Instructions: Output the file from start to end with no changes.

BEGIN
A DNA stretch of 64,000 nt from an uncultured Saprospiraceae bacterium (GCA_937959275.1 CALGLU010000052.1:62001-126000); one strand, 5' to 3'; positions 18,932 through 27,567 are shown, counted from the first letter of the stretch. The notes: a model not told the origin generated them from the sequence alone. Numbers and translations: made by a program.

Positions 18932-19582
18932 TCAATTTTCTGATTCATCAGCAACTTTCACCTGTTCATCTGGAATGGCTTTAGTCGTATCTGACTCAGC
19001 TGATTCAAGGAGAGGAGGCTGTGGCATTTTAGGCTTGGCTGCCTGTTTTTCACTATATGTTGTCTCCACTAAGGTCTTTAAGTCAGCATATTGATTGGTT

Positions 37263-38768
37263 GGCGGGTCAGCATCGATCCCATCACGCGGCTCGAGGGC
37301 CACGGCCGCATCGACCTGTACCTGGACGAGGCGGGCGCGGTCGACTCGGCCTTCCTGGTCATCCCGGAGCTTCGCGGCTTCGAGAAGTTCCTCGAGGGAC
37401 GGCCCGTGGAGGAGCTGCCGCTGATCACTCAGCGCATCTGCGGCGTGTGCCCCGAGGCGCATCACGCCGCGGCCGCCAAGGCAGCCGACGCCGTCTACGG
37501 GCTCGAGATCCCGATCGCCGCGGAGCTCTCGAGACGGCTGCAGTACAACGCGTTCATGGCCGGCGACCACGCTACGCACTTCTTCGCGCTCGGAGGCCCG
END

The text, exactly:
A DNA stretch of 64,000 nt from an uncultured Saprospiraceae bacterium (GCA_937959275.1 CALGLU010000052.1:62001-126000); one strand, 5' to 3'; positions 18,932 through 27,567 are shown, counted from the first letter of the stretch. The notes: a model not told the origin generated them from the sequence alone. Numbers and translations: made by a program.

Positions 18932-19582
18932 TCAATTTTCTGATTCATCAGCAACTTTCACCTGTTCATCTGGAATGGCTTTAGTCGTATCTGACTCAGC
19001 TGATTCAAGGAGAGGAGGCTGTGGCATTTTAGGCTTGGCTGCCTGTTTTTCACTATATGTTGTCTCCACTAAGGTCTTTAAGTCAGCATATTGATTGGTT

Positions 37263-38768
37263 GGCGGGTCAGCATCGATCCCATCACGCGGCTCGAGGGC
37301 CACGGCCGCATCGACCTGTACCTGGACGAGGCGGGCGCGGTCGACTCGGCCTTCCTGGTCATCCCGGAGCTTCGCGGCTTCGAGAAGTTCCTCGAGGGAC
37401 GGCCCGTGGAGGAGCTGCCGCTGATCACTCAGCGCATCTGCGGCGTGTGCCCCGAGGCGCATCACGCCGCGGCCGCCAAGGCAGCCGACGCCGTCTACGG
37501 GCTCGAGATCCCGATCGCCGCGGAGCTCTCGAGACGGCTGCAGTACAACGCGTTCATGGCCGGCGACCACGCTACGCACTTCTTCGCGCTCGGAGGCCCG